A Holocaust survivor shows his prisoner number tattooed on his arm, Yad Vashem, Jerusalem.
(photo credit: REUTERS)
In the 10th grade I studied the same tractate of Talmud that I did in the 5th grade. I remember cynically telling my rabbi at the time that this made no sense and that I had already covered the material. He answered me that the changes within me, and the changes in the world around me, made learning the same exact material a completely different experience, and that I would gain something completely different out of the material this time around. He was predictably correct, and I recall this learning experience every year when Yom Hashoah comes around.
Every year millions of Jews around the world spend at least one day of the year trying to make sense out of the incomprehensible events of the Holocaust. We grieve for the six million who died purely for being Jewish, and attend events that endeavor to in some way memorialize this unfathomable number. However, every year we find that though the horrific events of the Holocaust do not change over time, the changes within us and the world around us can make our receipt and remembrance of these same events very different experiences. Unfortunately, the change in the world around us this past year makes this Yom Hashoah a particularly layered and difficult experience.
I remember the events of last summer when Eyal, Gilad, and Naftali were kidnapped and murdered for no other reason than being Jewish Israelis. I remember feeling somewhat fortunate during those tragic and grievous times that I’ve grown up in a generation where Jewish lives can mean that much. Where the disappearance and murder of three Jewish boys could galvanize and unite a nation and people. Where Jewish life retains a value, and where being murdered for being Jewish is not accepted by the world, but more importantly by us as Jews. When Yom Hashoah comes around this Wednesday night, I will be thinking of this. I will be appreciative of living in a period where we can afford to treat Jewish lives with their proper value- unlike the generation of the Holocaust, where a Jewish life was transformed to a nameless number. Therefore, Gratitude will be one aspect of Yom Hashoah for me this year.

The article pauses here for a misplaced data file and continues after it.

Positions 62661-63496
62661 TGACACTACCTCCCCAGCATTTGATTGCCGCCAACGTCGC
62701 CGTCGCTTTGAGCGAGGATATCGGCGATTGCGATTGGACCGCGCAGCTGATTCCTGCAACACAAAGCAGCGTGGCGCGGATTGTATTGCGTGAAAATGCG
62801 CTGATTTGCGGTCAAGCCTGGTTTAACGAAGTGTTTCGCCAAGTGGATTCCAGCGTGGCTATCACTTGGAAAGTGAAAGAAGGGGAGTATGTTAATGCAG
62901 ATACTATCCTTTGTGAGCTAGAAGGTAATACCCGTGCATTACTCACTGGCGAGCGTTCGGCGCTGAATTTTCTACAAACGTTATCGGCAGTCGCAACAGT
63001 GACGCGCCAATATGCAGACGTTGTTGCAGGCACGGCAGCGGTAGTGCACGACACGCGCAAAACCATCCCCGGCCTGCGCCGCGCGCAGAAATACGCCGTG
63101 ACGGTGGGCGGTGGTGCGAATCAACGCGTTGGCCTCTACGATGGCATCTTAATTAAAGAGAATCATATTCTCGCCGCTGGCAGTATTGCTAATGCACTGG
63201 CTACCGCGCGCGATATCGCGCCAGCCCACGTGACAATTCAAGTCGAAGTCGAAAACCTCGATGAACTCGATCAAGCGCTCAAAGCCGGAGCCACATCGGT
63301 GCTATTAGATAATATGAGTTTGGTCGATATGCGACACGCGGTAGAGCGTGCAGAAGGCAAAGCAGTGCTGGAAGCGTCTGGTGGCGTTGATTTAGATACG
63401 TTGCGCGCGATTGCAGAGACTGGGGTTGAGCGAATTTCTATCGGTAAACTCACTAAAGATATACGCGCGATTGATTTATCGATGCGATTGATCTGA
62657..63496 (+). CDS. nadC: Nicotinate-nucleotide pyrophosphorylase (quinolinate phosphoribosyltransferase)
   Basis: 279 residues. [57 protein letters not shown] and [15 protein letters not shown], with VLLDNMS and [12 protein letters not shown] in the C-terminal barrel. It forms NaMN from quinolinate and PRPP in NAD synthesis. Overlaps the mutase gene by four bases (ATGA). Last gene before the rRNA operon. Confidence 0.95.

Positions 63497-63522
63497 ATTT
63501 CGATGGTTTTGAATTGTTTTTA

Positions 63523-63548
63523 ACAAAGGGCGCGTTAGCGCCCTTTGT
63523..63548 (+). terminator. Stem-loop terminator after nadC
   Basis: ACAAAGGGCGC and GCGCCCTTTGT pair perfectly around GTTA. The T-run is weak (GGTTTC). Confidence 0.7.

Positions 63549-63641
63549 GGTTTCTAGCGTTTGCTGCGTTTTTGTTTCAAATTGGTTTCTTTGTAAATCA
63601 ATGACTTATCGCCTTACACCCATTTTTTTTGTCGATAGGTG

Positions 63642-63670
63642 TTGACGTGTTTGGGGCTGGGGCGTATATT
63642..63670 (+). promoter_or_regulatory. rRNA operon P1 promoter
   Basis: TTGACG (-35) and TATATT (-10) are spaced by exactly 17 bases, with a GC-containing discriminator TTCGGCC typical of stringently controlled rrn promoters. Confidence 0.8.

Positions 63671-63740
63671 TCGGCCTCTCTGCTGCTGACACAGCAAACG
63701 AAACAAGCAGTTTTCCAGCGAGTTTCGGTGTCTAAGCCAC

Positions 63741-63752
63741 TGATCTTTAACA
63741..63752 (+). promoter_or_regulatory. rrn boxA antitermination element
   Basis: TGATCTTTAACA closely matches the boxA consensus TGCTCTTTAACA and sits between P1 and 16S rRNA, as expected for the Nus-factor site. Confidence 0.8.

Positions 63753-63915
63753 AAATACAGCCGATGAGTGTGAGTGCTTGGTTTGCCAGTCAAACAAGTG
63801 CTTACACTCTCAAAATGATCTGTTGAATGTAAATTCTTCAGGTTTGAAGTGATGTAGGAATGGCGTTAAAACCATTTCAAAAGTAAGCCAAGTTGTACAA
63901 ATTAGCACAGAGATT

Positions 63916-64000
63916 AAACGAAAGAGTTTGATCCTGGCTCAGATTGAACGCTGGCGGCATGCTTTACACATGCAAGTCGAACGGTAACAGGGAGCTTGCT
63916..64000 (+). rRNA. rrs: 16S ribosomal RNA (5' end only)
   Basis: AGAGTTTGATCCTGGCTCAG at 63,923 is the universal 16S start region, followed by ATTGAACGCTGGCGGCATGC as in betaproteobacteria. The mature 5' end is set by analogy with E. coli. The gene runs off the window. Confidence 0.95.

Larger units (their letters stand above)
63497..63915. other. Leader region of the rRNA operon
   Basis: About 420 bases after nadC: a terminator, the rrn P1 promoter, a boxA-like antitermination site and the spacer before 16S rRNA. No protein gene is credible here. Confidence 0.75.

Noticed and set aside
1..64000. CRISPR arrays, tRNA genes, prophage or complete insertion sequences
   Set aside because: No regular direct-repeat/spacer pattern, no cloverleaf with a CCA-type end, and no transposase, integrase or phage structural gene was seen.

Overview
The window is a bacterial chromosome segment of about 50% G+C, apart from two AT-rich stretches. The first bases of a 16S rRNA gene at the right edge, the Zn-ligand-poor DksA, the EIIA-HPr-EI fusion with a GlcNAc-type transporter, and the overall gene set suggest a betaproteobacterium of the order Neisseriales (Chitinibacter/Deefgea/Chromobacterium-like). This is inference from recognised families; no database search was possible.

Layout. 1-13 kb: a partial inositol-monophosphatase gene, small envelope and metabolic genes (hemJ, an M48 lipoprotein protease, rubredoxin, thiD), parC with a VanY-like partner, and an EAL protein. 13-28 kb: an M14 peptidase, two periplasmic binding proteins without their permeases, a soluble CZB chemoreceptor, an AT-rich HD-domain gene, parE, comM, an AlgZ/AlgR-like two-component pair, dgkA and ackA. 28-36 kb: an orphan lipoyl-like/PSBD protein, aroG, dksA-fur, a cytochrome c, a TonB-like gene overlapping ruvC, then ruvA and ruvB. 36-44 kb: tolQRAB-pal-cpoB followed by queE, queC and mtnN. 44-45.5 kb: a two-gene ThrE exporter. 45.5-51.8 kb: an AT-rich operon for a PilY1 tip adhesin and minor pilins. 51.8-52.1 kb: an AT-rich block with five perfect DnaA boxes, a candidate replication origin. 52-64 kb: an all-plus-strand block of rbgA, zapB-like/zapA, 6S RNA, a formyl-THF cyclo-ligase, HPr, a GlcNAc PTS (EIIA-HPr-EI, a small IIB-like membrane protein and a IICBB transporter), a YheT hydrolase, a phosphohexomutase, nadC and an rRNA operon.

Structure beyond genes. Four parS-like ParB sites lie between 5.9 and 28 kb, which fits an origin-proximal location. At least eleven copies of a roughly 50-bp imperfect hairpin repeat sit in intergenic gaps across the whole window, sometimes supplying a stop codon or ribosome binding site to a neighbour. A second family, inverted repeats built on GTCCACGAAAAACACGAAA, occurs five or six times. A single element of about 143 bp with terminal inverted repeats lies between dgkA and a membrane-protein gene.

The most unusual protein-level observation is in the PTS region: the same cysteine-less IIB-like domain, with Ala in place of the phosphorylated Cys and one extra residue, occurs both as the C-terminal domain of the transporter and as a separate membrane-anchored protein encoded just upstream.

Yet, this will not be the only emotion I feel during this year’s Yom Hashoah. As the year progressed the murder of Jews for being Jewish became more common and accepted. On November 18, four Jews were killed in Har Nof while praying for being Jewish (a responding Druze Israeli police officer was also killed in the attack). The public response to this attack was also extensive, and I again felt fortunate to grow up in a period where we can care that much about Jewish lives. Note however, I describe the attack as being four Jewish worshipers killed- not the names of the four Jews killed. This is because I do not remember the names of those killed in Har Nof off-hand, unlike Eyal, Gilad, and Naftali. I knew the names at the time, but the names were treated as a side point- they were generally just four Jewish men who were killed-a nameless number.
This pattern continued throughout the year. In January four Jews were killed in Paris for being Jewish, and I’m not sure I ever learned their names. In February another Jew was killed in Copenhagen for protecting a Jewish event, because Jewish lives need protection in Europe. Again, I do not think I ever learned the name of this Jewish guard.
A number does not invoke any emotion or feeling in people. It is a soulless character that does not trigger any sentiment or compassion. It is the antithesis of a human which has a soul and generates empathy in people in some form or fashion. A name that identifies a human provides character ad context and can elicit these feelings in people. A number is dehumanizing, whereas a name humanizes.
The primary emotion I will feel during this year’s Yom Hashoah is trepidation. I will feel trepidation that being killed for being Jewish has become more accepted by the world, but more importantly has become more accepted by us as Jews. I will feel trepidation that when I hear of a Jew being senselessly killed, it seems completely comprehensible to me. I will feel trepidation that Jewish lives are being diminished to nameless numbers, and that we are being dehumanized once again by some in the world, and moreover that we are accepting this dehumanization.
So while I will feel grateful this Yom Hashoah to grow up in a period where we can care about the loss of Jewish lives to the extent we do, I feel trepidation that this is beginning to erode. I feel trepidation that six million people killed for being Jewish is slightly more comprehensible to me at this time than it ever was before.
The author is a second-year law student at Harvard Law School.